“Miss Rector is an Old Maid,” wrote my sister on her homework assignment. Miss Rector was the Sixth-Grade Teacher and the Principal of the small country school we attended. She had cat-eye glasses, wore her auburn-gray hair in a 1950’s style bun hairdo, and always wore a dress with matching shoes. You could hear her heels clicking against the tile floor as she roamed the hallways looking for errant students. She lived down the road from the school with her two sisters, and just like my sister said, none of them ever married. She ruled the school with an iron fist, and always got her way, until she went toe-to-toe with my mother over school lunches.
Prospect Hill Elementary served the northern part of Simpson County and enrolled about one hundred and twenty students in six classrooms. It was a brick two-story building with a large auditorium and a cafeteria in the basement. The playground had the usual equipment of the day, but also included a softball field and a large open field with some bushes you could hide or play in. After a good rain we sometimes found arrowheads near the fence. For a country boy, it seemed like an oasis of excitement among all the farms.
Miss Rector insisted that all of her students buy lunch at the school cafeteria. To help keep the program afloat, she made sure that everyone got paperwork to enroll in the free lunch program, and looking back, I guess that most of us probably qualified. My mother took one look at the paperwork and promptly ignored it. I was the fourth one to go to school, and so, in order to save money on lunches, we started taking our lunch. That didn’t set too well with Miss Rector, and she was never timid about her position. I was in second grade when the school lunch scuttlebutt transformed from skirmish to all out war.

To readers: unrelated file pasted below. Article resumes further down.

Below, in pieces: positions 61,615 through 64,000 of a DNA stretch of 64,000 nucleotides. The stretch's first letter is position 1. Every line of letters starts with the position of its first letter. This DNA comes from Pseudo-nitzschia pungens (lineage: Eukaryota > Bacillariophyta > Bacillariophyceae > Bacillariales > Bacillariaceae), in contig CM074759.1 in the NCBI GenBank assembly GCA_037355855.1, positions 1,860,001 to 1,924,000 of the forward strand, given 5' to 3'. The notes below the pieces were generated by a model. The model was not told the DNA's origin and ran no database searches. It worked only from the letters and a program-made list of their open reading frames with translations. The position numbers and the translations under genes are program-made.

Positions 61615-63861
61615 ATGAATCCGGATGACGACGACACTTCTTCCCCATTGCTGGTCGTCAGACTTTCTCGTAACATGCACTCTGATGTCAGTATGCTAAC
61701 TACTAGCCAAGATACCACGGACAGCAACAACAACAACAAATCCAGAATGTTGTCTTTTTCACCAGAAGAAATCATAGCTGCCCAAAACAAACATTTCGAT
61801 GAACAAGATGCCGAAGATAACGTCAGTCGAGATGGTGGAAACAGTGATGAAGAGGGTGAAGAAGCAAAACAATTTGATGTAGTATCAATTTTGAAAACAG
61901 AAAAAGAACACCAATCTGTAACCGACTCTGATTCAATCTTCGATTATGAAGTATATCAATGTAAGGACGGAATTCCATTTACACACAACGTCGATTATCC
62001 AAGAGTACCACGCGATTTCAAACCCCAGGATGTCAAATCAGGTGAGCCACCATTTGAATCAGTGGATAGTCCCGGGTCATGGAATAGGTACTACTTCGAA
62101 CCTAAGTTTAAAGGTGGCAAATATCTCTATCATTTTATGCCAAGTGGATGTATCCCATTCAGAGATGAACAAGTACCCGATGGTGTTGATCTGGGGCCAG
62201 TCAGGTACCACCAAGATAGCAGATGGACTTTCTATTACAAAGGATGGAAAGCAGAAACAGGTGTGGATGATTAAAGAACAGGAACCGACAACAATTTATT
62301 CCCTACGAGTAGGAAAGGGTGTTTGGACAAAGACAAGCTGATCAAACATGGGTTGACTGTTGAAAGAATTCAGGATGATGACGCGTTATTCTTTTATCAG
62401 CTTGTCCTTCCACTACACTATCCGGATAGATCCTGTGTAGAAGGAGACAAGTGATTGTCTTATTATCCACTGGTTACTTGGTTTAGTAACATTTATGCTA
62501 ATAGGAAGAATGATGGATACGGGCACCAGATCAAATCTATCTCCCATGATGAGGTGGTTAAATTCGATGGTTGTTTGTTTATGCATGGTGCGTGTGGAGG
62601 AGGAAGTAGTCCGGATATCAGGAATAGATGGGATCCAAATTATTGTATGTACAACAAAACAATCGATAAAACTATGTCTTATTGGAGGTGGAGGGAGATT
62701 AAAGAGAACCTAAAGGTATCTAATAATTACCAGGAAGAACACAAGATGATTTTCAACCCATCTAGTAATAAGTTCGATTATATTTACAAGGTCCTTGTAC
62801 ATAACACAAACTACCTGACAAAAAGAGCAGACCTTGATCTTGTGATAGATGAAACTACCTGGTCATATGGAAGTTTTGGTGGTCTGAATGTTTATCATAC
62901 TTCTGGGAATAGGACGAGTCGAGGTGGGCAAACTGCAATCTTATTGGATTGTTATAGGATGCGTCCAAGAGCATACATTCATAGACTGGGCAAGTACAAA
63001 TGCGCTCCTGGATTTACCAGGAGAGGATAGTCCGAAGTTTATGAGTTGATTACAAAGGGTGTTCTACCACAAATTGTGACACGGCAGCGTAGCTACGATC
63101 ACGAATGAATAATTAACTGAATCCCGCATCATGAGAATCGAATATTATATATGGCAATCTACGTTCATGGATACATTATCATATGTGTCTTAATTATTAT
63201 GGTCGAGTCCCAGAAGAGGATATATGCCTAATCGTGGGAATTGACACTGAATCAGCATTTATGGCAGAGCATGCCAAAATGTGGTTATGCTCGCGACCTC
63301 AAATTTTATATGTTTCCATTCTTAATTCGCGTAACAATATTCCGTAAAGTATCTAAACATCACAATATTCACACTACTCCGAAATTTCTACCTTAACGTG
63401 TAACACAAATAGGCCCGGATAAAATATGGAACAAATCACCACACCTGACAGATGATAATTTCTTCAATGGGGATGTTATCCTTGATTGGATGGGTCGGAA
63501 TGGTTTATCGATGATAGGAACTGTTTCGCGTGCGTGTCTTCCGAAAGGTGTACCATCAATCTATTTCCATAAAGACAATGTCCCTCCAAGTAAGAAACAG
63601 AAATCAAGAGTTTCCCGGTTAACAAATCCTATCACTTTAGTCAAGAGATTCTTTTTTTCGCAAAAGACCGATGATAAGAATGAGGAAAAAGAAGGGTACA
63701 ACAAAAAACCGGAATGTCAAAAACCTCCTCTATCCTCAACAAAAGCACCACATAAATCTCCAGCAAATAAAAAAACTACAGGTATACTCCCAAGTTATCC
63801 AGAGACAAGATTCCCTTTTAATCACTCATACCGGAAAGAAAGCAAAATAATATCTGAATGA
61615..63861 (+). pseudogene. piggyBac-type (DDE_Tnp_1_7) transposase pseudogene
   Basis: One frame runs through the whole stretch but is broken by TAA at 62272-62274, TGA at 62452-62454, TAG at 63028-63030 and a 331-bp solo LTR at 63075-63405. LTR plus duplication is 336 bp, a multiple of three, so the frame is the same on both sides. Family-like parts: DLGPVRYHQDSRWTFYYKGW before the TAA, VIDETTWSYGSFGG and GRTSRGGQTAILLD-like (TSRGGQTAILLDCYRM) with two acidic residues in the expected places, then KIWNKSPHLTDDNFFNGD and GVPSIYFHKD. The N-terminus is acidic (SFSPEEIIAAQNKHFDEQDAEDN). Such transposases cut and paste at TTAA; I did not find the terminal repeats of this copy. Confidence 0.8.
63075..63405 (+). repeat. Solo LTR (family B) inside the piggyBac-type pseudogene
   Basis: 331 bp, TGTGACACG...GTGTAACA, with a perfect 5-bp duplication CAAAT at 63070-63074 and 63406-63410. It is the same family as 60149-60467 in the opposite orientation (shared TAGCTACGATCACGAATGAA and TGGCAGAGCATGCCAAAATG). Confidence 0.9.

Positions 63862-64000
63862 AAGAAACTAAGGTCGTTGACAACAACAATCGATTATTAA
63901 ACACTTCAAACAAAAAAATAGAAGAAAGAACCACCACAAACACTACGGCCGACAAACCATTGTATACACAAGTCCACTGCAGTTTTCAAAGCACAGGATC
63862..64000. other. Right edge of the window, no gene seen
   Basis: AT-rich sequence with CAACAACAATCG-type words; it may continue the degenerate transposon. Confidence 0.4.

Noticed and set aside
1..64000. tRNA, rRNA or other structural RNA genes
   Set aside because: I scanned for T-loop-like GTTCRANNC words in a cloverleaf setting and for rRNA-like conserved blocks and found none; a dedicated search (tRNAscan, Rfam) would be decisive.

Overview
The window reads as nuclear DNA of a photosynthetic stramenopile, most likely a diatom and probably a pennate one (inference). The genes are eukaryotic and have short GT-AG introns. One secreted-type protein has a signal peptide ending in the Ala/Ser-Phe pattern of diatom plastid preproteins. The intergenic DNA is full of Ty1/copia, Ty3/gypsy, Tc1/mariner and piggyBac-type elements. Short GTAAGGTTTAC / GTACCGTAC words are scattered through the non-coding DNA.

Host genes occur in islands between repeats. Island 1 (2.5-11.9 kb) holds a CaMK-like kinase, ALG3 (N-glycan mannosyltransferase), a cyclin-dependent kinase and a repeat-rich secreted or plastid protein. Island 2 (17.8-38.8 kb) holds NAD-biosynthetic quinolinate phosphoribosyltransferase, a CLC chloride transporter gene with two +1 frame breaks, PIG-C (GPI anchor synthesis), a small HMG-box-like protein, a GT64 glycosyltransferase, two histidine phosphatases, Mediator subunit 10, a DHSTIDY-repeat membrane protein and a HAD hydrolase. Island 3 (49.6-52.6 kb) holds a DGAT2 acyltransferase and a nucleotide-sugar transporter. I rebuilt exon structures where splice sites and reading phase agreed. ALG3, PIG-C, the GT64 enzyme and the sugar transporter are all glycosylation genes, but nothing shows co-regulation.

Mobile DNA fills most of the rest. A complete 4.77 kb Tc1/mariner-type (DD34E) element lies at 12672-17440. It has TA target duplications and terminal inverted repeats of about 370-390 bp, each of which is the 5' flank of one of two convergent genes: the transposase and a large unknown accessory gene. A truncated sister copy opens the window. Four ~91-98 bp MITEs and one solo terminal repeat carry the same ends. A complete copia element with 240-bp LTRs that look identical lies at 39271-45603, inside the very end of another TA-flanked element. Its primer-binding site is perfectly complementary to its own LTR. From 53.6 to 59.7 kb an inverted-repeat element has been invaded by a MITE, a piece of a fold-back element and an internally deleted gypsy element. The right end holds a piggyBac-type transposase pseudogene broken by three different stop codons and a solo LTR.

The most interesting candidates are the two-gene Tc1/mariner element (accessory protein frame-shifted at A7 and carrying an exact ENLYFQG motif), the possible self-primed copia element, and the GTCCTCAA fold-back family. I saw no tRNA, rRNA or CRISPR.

My mother was very creative when it came to preparing school lunches. She would bake bread in old tin cans so that the slices would be round like hamburger buns and send us with hamburgers cooked the night before. She boiled eggs from our chickens and added them to tuna for tuna-salad sandwiches. She bought pimento cheese by the bucketful. She would whip up a batch of cookies before school in the morning and stuff them into plastic sandwich bags while they were still hot. By lunchtime they had usually morphed into one gigantic cookie blob, but they were still just as tasty. We picked fresh fruit from the orchard down by Granny’s house, and eventually we bought fancy thermoses for homemade soup. I thought our lunches were great, but according to Miss Rector, they were substandard and not suitable for student consumption.
Miss Rector fired the first shot across the bow when she sent home the paperwork for free lunches again. My mother responded by sending back a note, “We can provide for our own.” Not giving up so easily, Miss Rector singled us out and badmouthed our homemade lunches in front of other students, telling everyone that they “stunk up the place.” Undeterred but busy with young kids at home, my mother kept up the attack with brown paper bags full of tuna salad sandwiches. Miss Rector began inspecting our lunches and enticing us with hot meals as we munched on cold pimento cheese. Like any good revolutionary, my mother plucked along trying to win the daily battles. Like any entrenched power, Miss Rector used her position of authority to intimidate and coerce. It was the classic struggle between an unstoppable force and an immovable object.